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Monday, June 17, 2013

How Excited are You About your Freelance Career?




I've had a lot of jobs over the years. I've been a lifeguard, sold concessions at a movie theater, bussed tables, and served drinks at a country and western bar. I've worked at Trader Joe's, at my dad's dental office, and at a doughnut shop. And I've worked (and still do--more about that in another post!) at my local Y as a personal trainer and fitness consultant. And oh yeah, I was a lawyer for more than five years. (How did I forgot that?) 

But freelancing is by far my favorite gig. I love the freedom and the flexibility of being self-employed. I love the fact that I can set my own hours in most cases, and that I'm (usually) rewarded for doing a good job. I love building relationships with clients, and when they come back to me with new assignments (there's no bigger compliment) and I love the satisfaction of taking a complicated subject and turning it into an article, book chapter, or even book. It's gratifying work. 

So you may be surprised to learn that I don't always feel this way. There are days, weeks even, when I don't really feel like freelancing any more. My enthusiasm for it is gone...until it eventually returns. 

I used to freak out when this happened, thinking I wasn't cut out for the freelance lifestyle. With 16 years in, though, I know that's not the case. My drive, motivation, and excitement for my career fade...but they always come back.  

Over the last few months, I've suffered a bout of what I call career malaise. I knew the reasons, but that didn't change how I felt. I'd had several promising book deals fall through, one after another. I wound up taking on a project that should have taken just a couple of weeks--but it stretched into a nightmare that lasted nearly two months. I was putting most of time (and mental energy) into launching Improvise Press. I didn't have much left over for my freelance career. Maybe, I thought, I was done freelancing--I'd just put all my energy into my new publishing company and working at the Y. 

Then several things happened. I got an email from my agent on Memorial Day about a lucrative ghosting gig--which did go through. Then I got a rush assignment from a regular client, a company that I license reprint rights to. It had me scrambling for the next 24 hours, but it netted me a quick $550. And then a new client contacted to me to say that not only was she pleased with the article I wrote (along with the photos), that they were going to hire me for a longer, more complicated project. All of a sudden the thrill of freelancing was back. Once again, I feel like I'm running toward something promising, lucrative, and fun. 

That's how you should feel about your freelance career, too. If not, give these tips a try:

1. Focus on what you can control. You can't make an editor say yes, or give you an assignment. You can send a certain number of queries or LOIs this week, though. Focus on what I call production goals and you'll feel like you're getting somewhere. 

2. Cut back on the nonessentials. When I started this blog more than three years ago, I posted several times a week. That's great for my readers, but time-consuming for me. Now I post once a week (almost always on Mondays), which gives me more time for work--and play.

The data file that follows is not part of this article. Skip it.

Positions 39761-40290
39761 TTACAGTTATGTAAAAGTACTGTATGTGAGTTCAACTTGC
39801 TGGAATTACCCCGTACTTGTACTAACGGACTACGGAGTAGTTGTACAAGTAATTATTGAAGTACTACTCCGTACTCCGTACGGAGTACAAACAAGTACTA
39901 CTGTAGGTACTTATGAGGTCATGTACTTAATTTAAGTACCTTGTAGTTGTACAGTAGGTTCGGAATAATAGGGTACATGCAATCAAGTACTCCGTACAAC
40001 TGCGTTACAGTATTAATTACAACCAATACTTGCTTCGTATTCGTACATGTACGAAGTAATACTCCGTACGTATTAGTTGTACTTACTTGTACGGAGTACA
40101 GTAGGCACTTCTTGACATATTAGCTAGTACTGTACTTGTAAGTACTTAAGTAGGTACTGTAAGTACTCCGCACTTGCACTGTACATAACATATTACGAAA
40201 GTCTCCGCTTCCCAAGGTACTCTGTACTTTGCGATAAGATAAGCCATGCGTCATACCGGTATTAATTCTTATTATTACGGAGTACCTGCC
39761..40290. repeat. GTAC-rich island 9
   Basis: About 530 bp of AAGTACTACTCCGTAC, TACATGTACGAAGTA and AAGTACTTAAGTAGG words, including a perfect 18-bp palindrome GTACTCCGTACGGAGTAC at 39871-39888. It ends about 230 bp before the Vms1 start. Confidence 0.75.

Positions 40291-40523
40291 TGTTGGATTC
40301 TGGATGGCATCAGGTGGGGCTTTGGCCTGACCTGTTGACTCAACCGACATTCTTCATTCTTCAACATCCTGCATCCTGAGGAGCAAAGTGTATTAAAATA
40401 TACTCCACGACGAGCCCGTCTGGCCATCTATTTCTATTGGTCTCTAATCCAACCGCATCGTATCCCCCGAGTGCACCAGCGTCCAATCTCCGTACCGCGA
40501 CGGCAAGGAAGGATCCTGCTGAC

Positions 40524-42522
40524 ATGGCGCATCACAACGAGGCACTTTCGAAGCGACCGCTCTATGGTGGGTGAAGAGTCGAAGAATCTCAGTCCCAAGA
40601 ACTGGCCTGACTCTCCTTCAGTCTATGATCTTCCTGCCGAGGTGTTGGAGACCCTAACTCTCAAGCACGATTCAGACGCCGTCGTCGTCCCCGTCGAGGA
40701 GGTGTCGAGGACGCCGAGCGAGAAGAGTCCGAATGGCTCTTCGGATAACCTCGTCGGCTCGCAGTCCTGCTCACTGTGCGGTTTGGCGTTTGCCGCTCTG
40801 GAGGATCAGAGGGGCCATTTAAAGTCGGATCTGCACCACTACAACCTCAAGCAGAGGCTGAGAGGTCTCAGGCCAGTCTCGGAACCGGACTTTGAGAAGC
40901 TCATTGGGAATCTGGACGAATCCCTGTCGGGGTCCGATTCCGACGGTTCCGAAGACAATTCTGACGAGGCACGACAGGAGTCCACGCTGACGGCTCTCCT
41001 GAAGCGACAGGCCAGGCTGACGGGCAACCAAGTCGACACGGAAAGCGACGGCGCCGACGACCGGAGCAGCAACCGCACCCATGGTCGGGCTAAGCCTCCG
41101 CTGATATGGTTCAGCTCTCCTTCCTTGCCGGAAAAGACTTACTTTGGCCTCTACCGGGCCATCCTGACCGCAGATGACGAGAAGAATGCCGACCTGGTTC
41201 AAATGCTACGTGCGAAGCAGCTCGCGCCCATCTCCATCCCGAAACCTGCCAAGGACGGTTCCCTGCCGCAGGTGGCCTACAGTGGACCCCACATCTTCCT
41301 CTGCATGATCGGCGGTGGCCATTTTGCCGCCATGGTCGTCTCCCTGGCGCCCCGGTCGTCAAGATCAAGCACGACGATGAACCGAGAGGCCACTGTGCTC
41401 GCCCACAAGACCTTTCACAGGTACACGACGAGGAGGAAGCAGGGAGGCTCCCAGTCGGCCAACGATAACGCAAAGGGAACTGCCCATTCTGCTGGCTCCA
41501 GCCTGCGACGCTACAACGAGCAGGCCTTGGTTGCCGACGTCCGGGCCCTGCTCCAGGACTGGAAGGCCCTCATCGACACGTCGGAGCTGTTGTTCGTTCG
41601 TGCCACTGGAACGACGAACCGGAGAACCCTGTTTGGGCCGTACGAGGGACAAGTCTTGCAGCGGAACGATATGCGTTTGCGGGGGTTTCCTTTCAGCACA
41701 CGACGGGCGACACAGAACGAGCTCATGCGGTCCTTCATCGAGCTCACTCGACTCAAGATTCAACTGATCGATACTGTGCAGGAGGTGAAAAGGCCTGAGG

3. Do something different. One of the best things about starting Improvise Press is that all of my career eggs are no longer in the freelance writing/editing/ghostwriting/authoring basket. Now I have another business--albeit a related one--to put some of my creative energies into and for me, that's energizing. 

4. Reach out. Freelancers may work alone but it's wonderful to have a community and even better to have freelancing friends who "get it." For example, I've been a member of FreelanceSuccess.com for more than a decade, which is a great resource for established and new-but-serious-about-it freelancers. You get market guides, access to back issues of the newsletter, and the chance to network with 500 other freelancers. I also have friends who freelance both online and IRL, and I know that they all experience the same periods of burnout, self-doubt, and loss of enthusiasm too. 

5. Make a list. Why do you freelance? I assume if you read this blog, it's to make money from your work. That's a given. But why else? Do you love the creative process of writing? Do you still get a thrill to see your name in print? Do you get to write about subjects you care about? What does freelancing give you that another career would not? Write down your reasons, and reflect on how lucky you are to do something--write for money--that too many people only dream of. 

I bet that will breathe some life back into your freelance career--and make you feel like you're running toward something wonderful.   

**Need a freelance boost? Time to read Six-Figure Freelancing: The Writer's Guide to Making More Money, Second Edition.I promise you'll garner tips and techniques to help you make more money from your writing! 

And if you're a new freelancer, or want to launch a career where you can get paid for your writing, Dollars and Deadlines: Make Money Writing Articles for Print and Online Markets, will take you from unpublished to published and paid. 


Both books are available through any online or brick-and-mortar bookstore. But if you order directly from Improvise Press, use the discount code, IMPROVISEPRESS (all caps/no breaks) for 20% off of your order, which makes it cheaper than buying from Amazon.